TSG Atmospheric: Iraq: The Players in the Oil Game
October 3, 2011
The last few days have seen the continuation of high-intensity policy discussions, all of which are focused upon deep disagreements between Irbil and Baghdad on the interconnected strands of oil revenue and politics.
The effective management of the oil and gas sector is an issue of Iraqi national survival and development, as well as of global economic interest; politics is an issue for the political survival of Prime Minister (PM) al-Maliki who continues to be beset by problems, which are growing.
These include a growing dissatisfaction in the staggering levels of corruption in the Iraqi bureaucracy; the failure of the government to provide a stable electricity supply; a lack of acceptable accommodation at sensible cost, unemployment, a fractured education system, and an overworked health service. The list is, regrettably, not exhaustive.
And, as we noted before, the tinge of corruption permeates all the above.
Meanwhile, as we have been reporting in our earlier analyses, the disagreement between Irbil and Baghdad over the draft hydrocarbon law is a strategic risk, as it could force the Iraqi political component parts to disintegrate in centrifugal disagreement.
Nonetheless, over the last week we have seen developments that indicate that the political pressures on PM al-Maliki and his government might be bearing fruit, and this might result in an agreement over the detail of the disputed oil law. This in turn could signal a rush for oil companies to Kurdistan in particular.
To set this in context: Halliburton, the second-largest oilfield services company, behind Schlumberger Ltd., has seen its share price fall approximately 35% since the beginning of July, as oil prices declined to around $80 per barrel.
If Iraq comes on stream in the north and the south, then the demand for oil services – both completion and production and drilling and evaluation will be huge, and the major U.S. players stand to benefit from the next black gold rush.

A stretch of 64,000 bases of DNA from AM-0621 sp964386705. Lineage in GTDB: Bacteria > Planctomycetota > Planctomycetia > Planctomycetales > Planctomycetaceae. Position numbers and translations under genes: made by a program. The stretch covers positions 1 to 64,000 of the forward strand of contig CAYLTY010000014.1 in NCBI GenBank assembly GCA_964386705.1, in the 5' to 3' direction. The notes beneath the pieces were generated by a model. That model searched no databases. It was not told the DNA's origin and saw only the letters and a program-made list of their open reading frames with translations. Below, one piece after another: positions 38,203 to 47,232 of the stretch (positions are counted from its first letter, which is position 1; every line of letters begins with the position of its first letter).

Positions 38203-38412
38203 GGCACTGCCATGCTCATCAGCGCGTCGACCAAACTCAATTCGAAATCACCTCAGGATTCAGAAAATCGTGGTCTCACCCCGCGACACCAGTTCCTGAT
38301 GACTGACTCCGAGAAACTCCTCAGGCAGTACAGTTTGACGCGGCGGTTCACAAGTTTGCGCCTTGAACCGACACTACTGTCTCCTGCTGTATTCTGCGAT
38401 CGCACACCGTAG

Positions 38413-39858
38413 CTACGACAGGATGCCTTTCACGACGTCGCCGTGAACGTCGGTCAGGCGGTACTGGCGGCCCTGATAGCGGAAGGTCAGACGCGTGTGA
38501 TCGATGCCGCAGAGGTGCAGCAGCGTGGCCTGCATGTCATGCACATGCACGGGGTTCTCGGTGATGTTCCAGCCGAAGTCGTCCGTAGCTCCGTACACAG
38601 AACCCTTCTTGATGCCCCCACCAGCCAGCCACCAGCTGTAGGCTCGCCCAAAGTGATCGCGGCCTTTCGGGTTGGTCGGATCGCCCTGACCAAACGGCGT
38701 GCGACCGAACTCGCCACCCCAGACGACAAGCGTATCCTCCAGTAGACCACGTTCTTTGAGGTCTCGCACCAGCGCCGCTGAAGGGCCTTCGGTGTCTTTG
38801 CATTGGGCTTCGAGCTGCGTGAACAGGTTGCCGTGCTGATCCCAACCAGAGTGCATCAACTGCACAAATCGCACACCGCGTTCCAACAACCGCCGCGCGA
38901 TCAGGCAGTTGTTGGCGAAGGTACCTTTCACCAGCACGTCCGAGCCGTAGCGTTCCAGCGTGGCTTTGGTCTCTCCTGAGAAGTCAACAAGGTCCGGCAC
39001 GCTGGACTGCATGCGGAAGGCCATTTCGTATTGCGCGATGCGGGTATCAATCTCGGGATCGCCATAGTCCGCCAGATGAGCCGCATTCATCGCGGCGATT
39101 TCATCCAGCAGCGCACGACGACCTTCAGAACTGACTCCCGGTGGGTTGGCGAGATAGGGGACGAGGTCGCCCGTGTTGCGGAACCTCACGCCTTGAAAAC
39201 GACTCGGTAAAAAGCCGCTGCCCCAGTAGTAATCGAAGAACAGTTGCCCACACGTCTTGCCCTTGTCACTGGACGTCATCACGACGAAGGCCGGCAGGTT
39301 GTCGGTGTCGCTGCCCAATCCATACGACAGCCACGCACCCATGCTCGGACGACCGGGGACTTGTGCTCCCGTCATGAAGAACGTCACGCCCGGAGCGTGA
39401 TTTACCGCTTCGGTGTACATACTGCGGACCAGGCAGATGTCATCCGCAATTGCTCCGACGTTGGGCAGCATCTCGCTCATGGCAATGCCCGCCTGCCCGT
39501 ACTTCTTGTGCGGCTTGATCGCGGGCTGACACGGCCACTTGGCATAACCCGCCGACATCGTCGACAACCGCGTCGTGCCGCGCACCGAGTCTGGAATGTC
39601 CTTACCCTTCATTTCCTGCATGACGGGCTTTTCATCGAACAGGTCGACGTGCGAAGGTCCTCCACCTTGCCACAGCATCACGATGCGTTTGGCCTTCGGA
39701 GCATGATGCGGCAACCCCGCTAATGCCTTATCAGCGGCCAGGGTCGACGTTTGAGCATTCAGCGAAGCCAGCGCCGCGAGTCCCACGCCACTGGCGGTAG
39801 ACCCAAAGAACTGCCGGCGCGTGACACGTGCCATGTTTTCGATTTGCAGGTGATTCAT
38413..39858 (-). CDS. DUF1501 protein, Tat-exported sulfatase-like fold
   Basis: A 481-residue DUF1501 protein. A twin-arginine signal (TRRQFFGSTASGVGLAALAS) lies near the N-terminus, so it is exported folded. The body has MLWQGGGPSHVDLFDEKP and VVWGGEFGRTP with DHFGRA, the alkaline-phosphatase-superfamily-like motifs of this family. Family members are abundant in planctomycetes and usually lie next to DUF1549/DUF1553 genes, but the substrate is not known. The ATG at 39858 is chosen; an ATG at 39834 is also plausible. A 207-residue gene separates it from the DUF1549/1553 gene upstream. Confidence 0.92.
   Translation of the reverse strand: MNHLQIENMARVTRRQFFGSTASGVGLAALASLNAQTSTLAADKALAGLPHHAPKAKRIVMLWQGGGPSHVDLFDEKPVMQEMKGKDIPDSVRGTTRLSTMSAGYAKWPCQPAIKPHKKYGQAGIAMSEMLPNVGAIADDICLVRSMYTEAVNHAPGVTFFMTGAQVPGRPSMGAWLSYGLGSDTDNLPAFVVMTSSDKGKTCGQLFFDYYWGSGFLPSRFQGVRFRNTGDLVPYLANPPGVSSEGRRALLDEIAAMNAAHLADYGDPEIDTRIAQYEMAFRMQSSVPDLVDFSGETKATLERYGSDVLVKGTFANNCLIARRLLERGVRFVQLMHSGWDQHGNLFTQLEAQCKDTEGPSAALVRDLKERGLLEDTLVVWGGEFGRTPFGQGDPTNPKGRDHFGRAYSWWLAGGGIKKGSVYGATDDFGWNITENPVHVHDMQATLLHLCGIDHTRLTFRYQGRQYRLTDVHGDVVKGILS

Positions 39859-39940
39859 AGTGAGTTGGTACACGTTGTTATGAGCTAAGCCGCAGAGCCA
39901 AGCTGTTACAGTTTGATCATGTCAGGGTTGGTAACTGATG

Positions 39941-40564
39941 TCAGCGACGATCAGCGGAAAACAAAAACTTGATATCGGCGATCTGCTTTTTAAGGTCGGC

And, as this analysis will explain, there are significant players who are already moving in to Kurdistan – over and above the current companies working there – in the hope of making serious profits.
The Irbil / Baghdad Dispute
The Speaker of the Iraqi Parliament, Usama al-Nujaifi visited Irbil last week to patch up the rapidly splintering relationship between Baghdad and the Kurdish Government which has resulted from PM al-Maliki failing to honor the 19 Point Plan.
This in essence agreed the Kurds would support al-Maliki if al-Maliki would agree to Kurdish demands over a revised oil law (among other things.). Following the visit, the Kurds said that the fractious relationship was improving after the discussions between al-Nujaifi and Kurdish President Massud Barzani.
During the meeting the two sides apparently both agreed to find a solution to the political differences, and thus help to unblock the impasse over Article 140 of the Iraqi Constitution that will determine the status of Kirkuk (which sits atop a supergiant oilfield) and the draft hydrocarbon framework law – which will define the trajectory of Iraq’s oil and gas business and which impacts on the global energy market in general, and numerous U.S. oil companies in particular.
Further, it was announced on September 29 that the Kurds will send two negotiating delegations to Baghdad to work on two main strands as announced as follows: “The first axis will be the discussion of the problems among the political parties, in which the implementation of the Irbil Agreement and the political partnership will be discussed, whilst the other axis will be the discussion of the suspended problems between the Central government and the Kurdistan Region.”
The earlier Kurdish brinkmanship appears to be slowly paying off. The Soufan Group has previously analyzed the potential for Irbil to withdraw its political support from PM al-Maliki, which in turn could cause the delicate power sharing arrangement completely to collapse, thus forcing further elections at a time when such an act would be strategic political folly.
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